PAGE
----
Islamic Finance in the Global Economy

By Ibrahim Warde | Go to book overview

9
ECONOMIC ISSUES:
ISLAMIC FINANCE AND DEVELOPMENT
Insofar as “money is the only good that trades against all other goods,” the financial sector “is unique in the degree to which its markets, prices, institutions, and policies impinge upon all others.”1 More specifically, in any modern economy, financial systems are central to long-term economic development in that:
1. they facilitate trade: at the most rudimentary level, money minimizes the need for barter and thereby encourages commerce and specialization;
2. they facilitate risk management, by pricing risk and providing mechanisms for pooling, ameliorating, and trading risk;
3. financial intermediaries mobilize resources from disparate savers to investment in worthwhile investment projects;
4. financial systems obtain information and evaluate firms, projects, and managers; and
5. financial systems provide corporate governance. It is difficult if not impossible for individual investors to evaluate and monitor the performance of firm managers. Consequently, financial intermediaries are often charged with compelling managers to act in the best interests of firm claim holders (stockholders or creditors).2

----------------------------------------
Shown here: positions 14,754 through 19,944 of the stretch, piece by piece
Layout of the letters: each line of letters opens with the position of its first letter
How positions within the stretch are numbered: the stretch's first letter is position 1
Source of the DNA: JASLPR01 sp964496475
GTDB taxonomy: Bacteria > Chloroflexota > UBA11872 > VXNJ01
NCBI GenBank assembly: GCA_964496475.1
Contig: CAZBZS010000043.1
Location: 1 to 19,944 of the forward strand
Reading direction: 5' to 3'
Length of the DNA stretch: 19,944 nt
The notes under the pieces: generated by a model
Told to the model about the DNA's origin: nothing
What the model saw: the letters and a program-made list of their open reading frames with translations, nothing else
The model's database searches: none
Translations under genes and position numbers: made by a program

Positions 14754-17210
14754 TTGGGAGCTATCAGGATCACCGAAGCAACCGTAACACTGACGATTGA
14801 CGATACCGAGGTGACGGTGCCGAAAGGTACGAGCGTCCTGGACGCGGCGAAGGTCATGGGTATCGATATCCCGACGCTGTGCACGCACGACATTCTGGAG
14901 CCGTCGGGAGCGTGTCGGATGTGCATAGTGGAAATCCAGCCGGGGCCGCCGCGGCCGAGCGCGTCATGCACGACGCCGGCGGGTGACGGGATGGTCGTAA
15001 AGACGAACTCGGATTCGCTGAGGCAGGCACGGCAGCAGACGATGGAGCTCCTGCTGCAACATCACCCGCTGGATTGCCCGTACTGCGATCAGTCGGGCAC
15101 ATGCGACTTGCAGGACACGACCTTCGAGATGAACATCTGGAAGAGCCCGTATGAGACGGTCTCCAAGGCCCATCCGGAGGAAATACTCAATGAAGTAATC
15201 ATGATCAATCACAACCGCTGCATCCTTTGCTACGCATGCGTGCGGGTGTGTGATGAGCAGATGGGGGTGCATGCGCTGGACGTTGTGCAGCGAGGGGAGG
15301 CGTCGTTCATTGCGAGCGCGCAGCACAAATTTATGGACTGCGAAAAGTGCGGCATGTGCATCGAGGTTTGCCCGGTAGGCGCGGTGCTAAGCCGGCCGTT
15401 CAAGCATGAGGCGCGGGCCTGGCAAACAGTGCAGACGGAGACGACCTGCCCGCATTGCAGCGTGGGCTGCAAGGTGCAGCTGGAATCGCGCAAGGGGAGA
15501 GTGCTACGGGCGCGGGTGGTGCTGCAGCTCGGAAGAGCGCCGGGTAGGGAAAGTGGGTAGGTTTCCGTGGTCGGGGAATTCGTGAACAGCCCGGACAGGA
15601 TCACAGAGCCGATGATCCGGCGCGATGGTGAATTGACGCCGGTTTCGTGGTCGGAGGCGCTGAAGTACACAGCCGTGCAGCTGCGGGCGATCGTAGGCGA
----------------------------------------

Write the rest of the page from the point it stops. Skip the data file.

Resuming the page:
Promoters of Islamic finance have argued that Islamic finance is not only consistent with capitalism (that is, with a market-driven allocation of resources), but that it is in many ways better suited to a dynamic economy. More specifically, Islamic finance could bring about more efficient mobilization of savings, more equitable and just distribution of resources, more responsible and profitable lending, as well as less volatile business cycles and more stable banking systems.3

This, of course, is the theory. The difficult part has been to translate the broad principles of Islamic finance into concrete reality. More specifically, in order to contribute to the process of economic growth and development, banks must learn how to transform savings into real investments, and how to do it efficiently – transforming small deposits into larger loans, acting as risk arbitrageurs among investments with different rates of return and risk levels, devising an attractive mix of financial instruments, etc. Following some comments on Islam and economic liberalism, this chapter considers four sets of economic issues and challenges: the mobilization of savings; economic development and fund allocation; Islamic

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